5. Religious leaders on the whole remain non-partisan when they use the pulpit as official representatives of the Christian community. But do they exercise their PROPHETIC ROLE in forcefully denouncing moral issues — such as extra-judicial killings, disinformation, non-payment of taxes, etc.? Many have spoken on pro-life issues, but should the clergy also talk about Social Justice and Option for the Poor, as well as the need for Good Governance?
6. On the other hand, Filipinos may be too forgiving, as the Prime Minister of Singapore, Lee Kuan Yew, once memarked. They have allowed the DICTATOR’S FAMILY to return to the country, and run for public office again, even before massive plunder charges have been resolved. Earlier convictions have been set aside. (Some have said that the regimes under Cory and P’Noy Aquino were too forgiving and complacent in this regard). And so the country today allows ex-convicts to run for office. Some have become honorable Senators. Can we work for a law disqualifying automatically convicts from running for public office?
7. It has been pointed out that the Classes D and E comprise the vast majority of our voting population.
Classes A, B and C may comprise only about 10 per cent. The foremost spirit of the 1987 Constitution, according to ConCon Delegate Christian Monsod, was the provision of SOCIAL JUSTICE to focus on the needs of the lower-income sectors of Philippine society. It is also this group that has become vulnerable to the dissemination of fake news and interpretations of our history. Can we prod our public officials to move along these lines? One can appreciate the accomplishments of City Mayor Oscar Moreno, over his nine-year term, in putting up so many public school buildings, hospitals and day care centers, as well as providing cemented roads to remote barangays, for the people of Cagayan de Oro.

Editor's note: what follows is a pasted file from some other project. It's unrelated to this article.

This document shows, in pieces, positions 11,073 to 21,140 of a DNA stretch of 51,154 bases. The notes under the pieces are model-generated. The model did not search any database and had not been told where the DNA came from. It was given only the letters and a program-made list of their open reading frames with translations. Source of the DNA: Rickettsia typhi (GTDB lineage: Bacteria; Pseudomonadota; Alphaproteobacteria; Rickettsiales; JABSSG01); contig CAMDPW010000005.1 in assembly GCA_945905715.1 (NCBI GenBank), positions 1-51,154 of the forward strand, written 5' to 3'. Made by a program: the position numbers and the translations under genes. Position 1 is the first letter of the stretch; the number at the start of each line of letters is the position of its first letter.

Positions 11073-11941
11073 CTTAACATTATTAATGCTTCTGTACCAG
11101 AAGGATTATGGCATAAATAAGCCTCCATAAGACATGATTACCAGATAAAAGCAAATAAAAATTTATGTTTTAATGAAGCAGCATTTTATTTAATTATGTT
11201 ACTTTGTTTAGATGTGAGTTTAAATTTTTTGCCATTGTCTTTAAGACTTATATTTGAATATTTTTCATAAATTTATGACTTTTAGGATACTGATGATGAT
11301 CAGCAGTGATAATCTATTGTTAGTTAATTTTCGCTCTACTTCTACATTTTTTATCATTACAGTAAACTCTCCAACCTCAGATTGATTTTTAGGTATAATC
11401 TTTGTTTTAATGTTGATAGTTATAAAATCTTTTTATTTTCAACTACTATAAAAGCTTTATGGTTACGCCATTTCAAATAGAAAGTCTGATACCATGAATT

8. The election results indicate that one alliance of political dynasties has control of practically the executive and legislative branches of government. The Judiciary and COMELEC are also dominated by appointees of the present president. It is in this light that CIVIL SOCIETY (including NGO’s, media, the Church, and ordinary families) should undertake a greater role to maintain our cultural and religious values that should provide guidance for our political officials and economic managers. They can provide the missing check and balance with regard to public policies that touch on Human Dignity, the Common Good, and Option for the Poor.
9. The LENI CAMPAIGN PERIOD has demonstrated an outpouring of volunteerism and mutual help throughout the country in pursuit of a common goal. This spirit of servant-leadership should be carried on in various political activities like the coming barangay elections and future national elections. The church’s Basic Ecclesial Communities can also be structures for people empowerment and active participation in public affairs.
10. The COVID PANDEMIC has given us a new awareness of our interconnectedness. The vaccination drive, observance of health protocols, and operations of community pantries are all examples of how as a people we can come and work together for a higher goal. Let us then move forward to help develop what Pope Francis calls, “a better kind of politics” and the promotion of “political love.”